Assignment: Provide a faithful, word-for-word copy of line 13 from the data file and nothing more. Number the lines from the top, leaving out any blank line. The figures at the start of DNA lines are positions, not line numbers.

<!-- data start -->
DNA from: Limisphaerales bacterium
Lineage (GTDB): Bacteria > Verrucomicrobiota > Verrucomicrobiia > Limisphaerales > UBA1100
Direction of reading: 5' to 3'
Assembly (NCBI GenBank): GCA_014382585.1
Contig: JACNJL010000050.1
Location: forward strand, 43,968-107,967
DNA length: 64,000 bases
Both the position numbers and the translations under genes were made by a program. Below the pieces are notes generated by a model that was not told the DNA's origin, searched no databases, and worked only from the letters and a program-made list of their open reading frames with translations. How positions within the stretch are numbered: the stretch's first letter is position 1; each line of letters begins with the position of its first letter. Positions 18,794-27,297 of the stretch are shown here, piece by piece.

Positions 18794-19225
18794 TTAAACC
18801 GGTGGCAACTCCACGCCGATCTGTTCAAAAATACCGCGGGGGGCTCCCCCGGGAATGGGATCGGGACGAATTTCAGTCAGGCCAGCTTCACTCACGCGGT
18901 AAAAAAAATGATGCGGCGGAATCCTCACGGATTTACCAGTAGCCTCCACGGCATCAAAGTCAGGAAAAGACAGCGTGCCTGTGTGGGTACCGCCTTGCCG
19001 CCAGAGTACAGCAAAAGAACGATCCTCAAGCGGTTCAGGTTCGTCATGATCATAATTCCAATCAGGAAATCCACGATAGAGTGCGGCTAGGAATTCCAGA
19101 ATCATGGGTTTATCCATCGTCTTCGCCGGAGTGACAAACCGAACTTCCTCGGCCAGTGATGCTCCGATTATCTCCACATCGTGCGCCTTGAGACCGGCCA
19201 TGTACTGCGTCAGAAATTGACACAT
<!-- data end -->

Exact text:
19001 CCAGAGTACAGCAAAAGAACGATCCTCAAGCGGTTCAGGTTCGTCATGATCATAATTCCAATCAGGAAATCCACGATAGAGTGCGGCTAGGAATTCCAGA